Why the Kindle Fire HDX Tablets Make No Sense To Me Anymore
I’ve noticed that reviews are being published for Amazon’s new Kindle Fire HDX 8.9 Tablet and they are largely positive. Looks like another hit for Amazon. Amazon has certainly made an impact since the debut of its first Kindle Fire Tablet in 2011. The low cost Fire Tablets have hit a sweet spot with a number of consumers. Given that Amazon, by its own admission, isn’t out to make money on selling the devices but instead making money from Kindle Fire users purchasing goods and services via the device, the Kindle Fire Tablets will probably always be in the lower cost range of consumer Tablets. That doesn’t mean that they are cheap. In fact, Amazon stepped up some of the hardware on the Kindle Fire HDX models this year to the point that some reviewers think the new Fires can burn off some of some of the sheen of Apple’s iPad. I wouldn’t be surprised if it did.
The hardware certainly looks very nice and even from afar you can tell that Amazon paid attention to criticisms from the past and took advantage of today’s technology advances. It’s 20% lighter than the iPad Air. For those who count pixels the Kindle Fire HDX 8.9 has more and also a superb color screen, from what the reviewers are saying. This year’s edition, like all others, runs Android at the core, but this isn’t Android you’ll recognize. Amazon reworks and skins the device so that you have to look for signs that there is an Android engine in there somewhere. Android 4.2 is the base that Amazon mnow builds on and disguises.
And then there’s the price. Even outfitted with its largest storage capacity of 64GB and including LTE the Amazon Kindle Fire 8.9 HDX comes in at $479, which is $20 less than the smallest capacity iPad Air with WiFi only. And the Kindle Fire HDX 8.9 has a bottom price of $379. So, if price is your key decision point, it is more than worth a look, especially considering the quality of the hardware.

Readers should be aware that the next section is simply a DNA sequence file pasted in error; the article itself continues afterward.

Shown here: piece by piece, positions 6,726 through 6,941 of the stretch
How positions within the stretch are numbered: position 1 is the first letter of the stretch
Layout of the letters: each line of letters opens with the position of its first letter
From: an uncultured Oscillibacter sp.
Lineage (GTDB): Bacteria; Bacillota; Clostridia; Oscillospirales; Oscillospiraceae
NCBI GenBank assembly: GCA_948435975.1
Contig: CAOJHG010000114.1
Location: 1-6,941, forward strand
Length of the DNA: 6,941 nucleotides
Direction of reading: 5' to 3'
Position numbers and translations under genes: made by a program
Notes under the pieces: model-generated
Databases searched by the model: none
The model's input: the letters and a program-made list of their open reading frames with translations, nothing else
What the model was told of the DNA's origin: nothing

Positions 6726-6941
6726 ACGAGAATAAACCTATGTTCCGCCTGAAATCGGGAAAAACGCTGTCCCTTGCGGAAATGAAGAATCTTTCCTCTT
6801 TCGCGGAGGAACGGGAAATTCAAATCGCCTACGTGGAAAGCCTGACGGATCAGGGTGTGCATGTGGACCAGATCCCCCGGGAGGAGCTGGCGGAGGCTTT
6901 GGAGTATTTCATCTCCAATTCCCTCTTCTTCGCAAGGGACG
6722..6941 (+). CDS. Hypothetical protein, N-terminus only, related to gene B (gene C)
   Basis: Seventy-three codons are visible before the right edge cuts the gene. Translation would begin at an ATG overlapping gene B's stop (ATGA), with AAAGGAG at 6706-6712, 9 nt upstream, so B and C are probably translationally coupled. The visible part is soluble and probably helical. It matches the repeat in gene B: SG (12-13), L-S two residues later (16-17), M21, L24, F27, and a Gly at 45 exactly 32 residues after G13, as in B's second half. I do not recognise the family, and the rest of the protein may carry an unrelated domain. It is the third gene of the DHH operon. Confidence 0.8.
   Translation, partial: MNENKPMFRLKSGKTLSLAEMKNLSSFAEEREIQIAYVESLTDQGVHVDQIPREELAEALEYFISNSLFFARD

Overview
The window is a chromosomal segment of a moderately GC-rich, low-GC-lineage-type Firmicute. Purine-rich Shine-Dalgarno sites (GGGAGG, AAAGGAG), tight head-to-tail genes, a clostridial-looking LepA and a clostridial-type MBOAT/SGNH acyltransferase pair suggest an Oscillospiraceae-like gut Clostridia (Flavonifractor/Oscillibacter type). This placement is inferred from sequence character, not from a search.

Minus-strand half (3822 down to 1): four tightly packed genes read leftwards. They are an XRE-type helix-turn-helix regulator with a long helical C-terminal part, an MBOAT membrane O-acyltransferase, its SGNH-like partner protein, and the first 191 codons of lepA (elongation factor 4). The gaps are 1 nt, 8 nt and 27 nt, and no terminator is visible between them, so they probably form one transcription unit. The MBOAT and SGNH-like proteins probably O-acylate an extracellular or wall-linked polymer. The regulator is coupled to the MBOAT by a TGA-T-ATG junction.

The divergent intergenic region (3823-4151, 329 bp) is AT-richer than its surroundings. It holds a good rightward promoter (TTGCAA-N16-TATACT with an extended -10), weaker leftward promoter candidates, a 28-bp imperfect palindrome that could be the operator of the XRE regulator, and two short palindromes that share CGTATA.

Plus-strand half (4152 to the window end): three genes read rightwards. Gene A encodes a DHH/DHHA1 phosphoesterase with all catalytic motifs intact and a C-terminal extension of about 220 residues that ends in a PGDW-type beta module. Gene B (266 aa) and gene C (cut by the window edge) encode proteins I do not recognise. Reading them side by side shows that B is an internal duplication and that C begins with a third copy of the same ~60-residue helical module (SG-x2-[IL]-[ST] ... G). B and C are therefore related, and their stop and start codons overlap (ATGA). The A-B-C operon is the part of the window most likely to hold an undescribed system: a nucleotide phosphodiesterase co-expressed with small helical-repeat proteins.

Why then am I thinking that Kindle Fire Tablets are making less sense?
Essentially, I can get every Amazon service that it offers on an iPad, whether that be an iPad Air or earlier. Sure, I’m paying more for the iPad Air (and will be paying more of an iPad mini with Retina Display when it comes out as well.) That’s not a concern of mine since I can have those Amazon services and have access to more benefits from Apple and other providers on iOS.
Two of the key services for me are Amazon Instant Video which has been available on iOS for some time now, and the new Xfinity TV Go service that allows me to watch streaming video from my Xfinity account anywhere I go. Most of the other 3rd party content services (Netflix, Hulu Plus, HBO GO, Spotify, Pandora, etc…) are available on both the Kindle and iOS platforms so that’s a wash. But in addition to content Apple and Amazon offer, I can also take advantage of some of Google’s content services and Apps that don’t appear on the Kindle platform.
They include Google Chrome, Google Music, Google Maps, Google Drive and Google +. From where I sit, the iOS devices are the most agnostic Tablets when it comes to having Apps available from all comers. I can even use Microsoft’s OneNote on the iPad, and do, but not on the Kindle Fire.
In some ways this is an issue of Amazon’s own making. Because Amazon wants you to use its services, it made the majority of those services available for iOS. Intriguingly, it hasn’t made those same number of services available for Google’s Android devices.
I’m not putting down the Kindle Fire HDX 8.9 or any other Kindle Tablet when I say this. (There’s also a new 7 inch edition of the Kindle Fire HDX.) They appear to be excellent devices. I very much liked the first Kindle Fire Tablet I owned and I know the advances since that first model have been significant and important. And for consumers shopping on a budget, the Kindle Fire Tablets make great sense.
Not everyone wants to have access to multiple services for content delivery and multiple App platforms. I do. So, when I can derive the same benefits plus more on another platform I think my choice is made. Why shop at a supermarket that doesn’t carry all of the products you want when the one a few blocks away carries those and more?